◀ “E” plates that show SEE BELOW are rather rare as they were usually produced for specific bus stops, perhaps where a limited service operated. It is possible this plate came from the stop in Old Cavendish Street at Oxford Circus, where, for a while, buses terminated during evenings and at weekends.

26
This “E” plate could have come from either the trolleybus replacement service or the Finchley route 26, but all of the others (except maybe the SEE BELOW plate) came from the latter.
26 MON.-SAT.
This “E” plate was purchased from the London Transport Museum in Syon Park in the late ’70s when closing down to move to Covent Garden.
26 MON-SAT
These “E” plates display an interesting variety of number sizes, and apparently the use of full-stops after abbreviations was optional.
26 MON-SAT
26 MON-SAT FARE STAGE
26 SEE BELOW
This “E” plate would probably have come from a bus stop where there was only a limited or occasional service.
26 BARNET - 210 FINSBURY PARKAndrew Colebourne writes, “After a few minutes thought I realised that this plate must date from post-1980, and is from the Brent Cross area though not—if memory serves—the bus station. There was a stop (or stops) in either Templehof Avenue or Tilling Road (I cannot be sure of which, and it could be both!) which could have been served by both routes. Route 26 never ran to Brent Cross on Sundays, and neither did the 210 before the 26 was withdrawn. I think, therefore, that this “E” plate must have been displayed in combination with a MONDAY TO SATURDAY ONLY “G” plate. Incidentally, Tilling Road may be so-called because Thomas Tilling was born at Gutter Hedge Farm, which was somewhere near here. (It’s very difficult to relate Victorian maps with the present-day road layout!)” Route 26 & 26D bus stop timetableA London General Omnibus Company timetable panel for routes 26 and 26D. At the time the 26 ran on Sundays only from Chigwell Row to Victoria Station via Barkingside, Cranbrook Road, Ilford Broadway, Stratford Broadway, Bank and Tottenham Court Road. Route 26D was a weekday short-working from Chigwell Row as far as Ilford (Ley Street). The reverse shows journeys the in opposite direction. It is dated 14th April 1933 (shortly before the formation of London Transport) and titled SUMMER SERVICE 1933.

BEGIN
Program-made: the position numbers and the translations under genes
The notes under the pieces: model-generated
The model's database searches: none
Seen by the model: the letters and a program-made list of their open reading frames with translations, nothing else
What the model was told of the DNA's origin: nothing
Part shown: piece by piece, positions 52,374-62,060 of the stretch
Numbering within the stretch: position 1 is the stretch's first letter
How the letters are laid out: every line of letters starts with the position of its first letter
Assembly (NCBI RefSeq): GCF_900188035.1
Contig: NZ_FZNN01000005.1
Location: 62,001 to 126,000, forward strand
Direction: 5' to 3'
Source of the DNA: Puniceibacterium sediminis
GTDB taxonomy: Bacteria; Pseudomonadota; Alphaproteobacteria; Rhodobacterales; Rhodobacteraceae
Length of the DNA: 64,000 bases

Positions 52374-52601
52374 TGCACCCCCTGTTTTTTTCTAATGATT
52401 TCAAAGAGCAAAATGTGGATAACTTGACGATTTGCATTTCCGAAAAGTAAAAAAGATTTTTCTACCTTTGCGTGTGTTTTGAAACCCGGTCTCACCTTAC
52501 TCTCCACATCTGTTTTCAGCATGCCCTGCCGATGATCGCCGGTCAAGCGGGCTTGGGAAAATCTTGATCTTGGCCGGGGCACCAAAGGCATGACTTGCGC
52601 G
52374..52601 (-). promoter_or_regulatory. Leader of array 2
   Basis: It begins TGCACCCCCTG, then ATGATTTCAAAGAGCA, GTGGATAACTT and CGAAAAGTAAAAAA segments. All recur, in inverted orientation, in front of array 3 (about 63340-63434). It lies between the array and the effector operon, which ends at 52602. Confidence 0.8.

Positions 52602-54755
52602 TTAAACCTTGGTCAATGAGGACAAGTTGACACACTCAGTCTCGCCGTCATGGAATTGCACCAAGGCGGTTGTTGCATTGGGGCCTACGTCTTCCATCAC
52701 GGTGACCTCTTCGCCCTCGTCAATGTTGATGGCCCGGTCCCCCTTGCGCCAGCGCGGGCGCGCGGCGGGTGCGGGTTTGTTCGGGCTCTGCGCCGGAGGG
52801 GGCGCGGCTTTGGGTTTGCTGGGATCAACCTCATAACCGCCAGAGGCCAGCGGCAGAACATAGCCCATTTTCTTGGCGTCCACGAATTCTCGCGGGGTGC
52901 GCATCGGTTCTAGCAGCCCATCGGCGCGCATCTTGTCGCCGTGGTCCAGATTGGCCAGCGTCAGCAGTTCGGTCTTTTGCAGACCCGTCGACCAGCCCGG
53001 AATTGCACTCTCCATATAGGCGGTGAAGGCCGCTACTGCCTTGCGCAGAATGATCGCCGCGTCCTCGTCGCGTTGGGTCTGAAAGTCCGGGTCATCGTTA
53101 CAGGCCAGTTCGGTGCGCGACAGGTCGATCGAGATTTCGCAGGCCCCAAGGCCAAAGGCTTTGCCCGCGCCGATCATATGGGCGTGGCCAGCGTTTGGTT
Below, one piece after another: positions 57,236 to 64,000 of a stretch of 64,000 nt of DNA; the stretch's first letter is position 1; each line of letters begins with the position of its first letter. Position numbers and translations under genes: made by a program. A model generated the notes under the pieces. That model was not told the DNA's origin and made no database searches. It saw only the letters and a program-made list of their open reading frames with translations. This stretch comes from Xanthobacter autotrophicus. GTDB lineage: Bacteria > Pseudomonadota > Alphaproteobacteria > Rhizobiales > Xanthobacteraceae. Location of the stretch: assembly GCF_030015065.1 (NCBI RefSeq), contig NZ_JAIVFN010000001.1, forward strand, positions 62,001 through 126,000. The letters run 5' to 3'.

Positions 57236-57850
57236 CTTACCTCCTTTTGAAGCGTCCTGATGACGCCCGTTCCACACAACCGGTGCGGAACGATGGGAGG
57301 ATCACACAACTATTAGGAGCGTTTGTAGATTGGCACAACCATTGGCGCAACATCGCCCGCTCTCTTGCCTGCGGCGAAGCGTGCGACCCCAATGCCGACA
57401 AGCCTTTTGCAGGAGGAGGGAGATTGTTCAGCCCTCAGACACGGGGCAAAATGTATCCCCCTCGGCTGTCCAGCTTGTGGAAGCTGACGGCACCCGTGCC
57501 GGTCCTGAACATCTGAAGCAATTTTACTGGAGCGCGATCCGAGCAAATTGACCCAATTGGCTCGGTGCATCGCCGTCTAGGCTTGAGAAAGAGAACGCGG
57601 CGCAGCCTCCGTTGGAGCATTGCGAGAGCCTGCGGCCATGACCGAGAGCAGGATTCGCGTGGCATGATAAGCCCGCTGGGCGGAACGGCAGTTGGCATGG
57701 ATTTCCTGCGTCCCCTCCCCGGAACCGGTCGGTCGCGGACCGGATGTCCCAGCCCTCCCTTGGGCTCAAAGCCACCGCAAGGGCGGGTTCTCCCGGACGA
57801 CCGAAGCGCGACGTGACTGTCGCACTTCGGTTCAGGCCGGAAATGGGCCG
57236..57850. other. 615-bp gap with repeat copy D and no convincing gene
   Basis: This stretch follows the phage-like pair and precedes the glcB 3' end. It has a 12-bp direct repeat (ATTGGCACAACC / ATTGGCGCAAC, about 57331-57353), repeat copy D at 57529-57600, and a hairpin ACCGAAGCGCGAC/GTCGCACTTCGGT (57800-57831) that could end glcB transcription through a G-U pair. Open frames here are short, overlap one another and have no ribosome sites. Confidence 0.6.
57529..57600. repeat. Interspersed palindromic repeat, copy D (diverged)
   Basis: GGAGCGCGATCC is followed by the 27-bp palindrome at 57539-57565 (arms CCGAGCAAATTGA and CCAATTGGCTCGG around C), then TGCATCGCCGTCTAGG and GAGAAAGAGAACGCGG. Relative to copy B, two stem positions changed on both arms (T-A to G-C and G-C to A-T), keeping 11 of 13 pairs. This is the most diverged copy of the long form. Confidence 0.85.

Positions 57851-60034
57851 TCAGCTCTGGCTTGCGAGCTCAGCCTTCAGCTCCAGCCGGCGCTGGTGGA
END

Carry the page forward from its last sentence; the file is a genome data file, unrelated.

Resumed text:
RML2599RML2599 [NML599E]—the first of the 1967 delivery of Routemasters—stands at the route 261 bus stop by (I believe) New Barnet Station, likely in October 1980 after the withdrawal of the 261.

The orginal route 26 ran from September 1948 to August 1958 between Lambourne End (Beehive) and Ilford Station (York Road) via Chigwell Row, Manor Road, Grange Hill Station, Fenpiece Road, Barkingside, Cranbrook Road and Gants Hill, renumbered from the 25A. The Chigwell Row to Lambourne End section was replaced by extended journeys on route 150 when the route was withdrawn in 1958, but the Barkingside to Chigwell Row section was left unserved.

From August 1959 the number 26 was reused for a replacement for withdrawn trolleybus 661 operated between Aldgate and Leyton (Bakers Arms) via Mile End, Bow, Stratford, Leytonstone High Road, Leytonstone and Whipps Cross (extended in 1964 at the Leyton end along Lea Bridge Road to Gloucester Road). It was withdrawn in 1966 and replaced between Leyton and Stratford mainly by new route 262.

A new Monday to Saturday route 26 was introduced in June 1970 between New Barnet Station and Victoria (Wilton Road) via East Barnet Road, Longmore Avenue, Whetstone, North Finchley, Finchley Central, Golders Green, Swiss Cottage, Lords, Baker Street, Marble Arch and Hyde Park Corner, replacing the withdrawn sections of route 2 between Golders Green and North Finchley and route 260 between North Finchley and New Barnet. In 1978 it was withdrawn between Golders Green and Victoria, but extended on Sundays from New Barnet Station to Barnet (Chesterfield Road) via Meadway, Barnet Church, Manor Road and Mays Lane to further replace the 260. In 1980 the service was expanded to run at all times between Barnet and Golders Green, replacing withdrawn route 261, converted to one-man operation, and further extended from Golders Green to Brent Cross Shopping Centre via The Vale, Pennine Way, Claremont Road, Tilling Road and Templehoff Avenue during Monday to Saturday shopping hours. In 1986 the Sunday service was withdrawn, replaced by new route 82, and in February 1991 the route withdrawn entirely, replaced by new route 326 between New Barnet and Whetstone, a revised 84A between Chesterfield Road and New Barnet, and revised 102 between Golders Green and Brent Cross.

Today’s 26 began running in September 1992 between Hackney Wick (Eastway) and Waterloo via Cassland Road, Hackney, Cambridge Heath, Hackney Road, Shoreditch, Liverpool Street, Bank, St Paul’s, Ludgate Circus, Fleet Street and Aldwych. It was introduced to replace the withdrawn section of route 6 between Aldwych and Hackney Wick.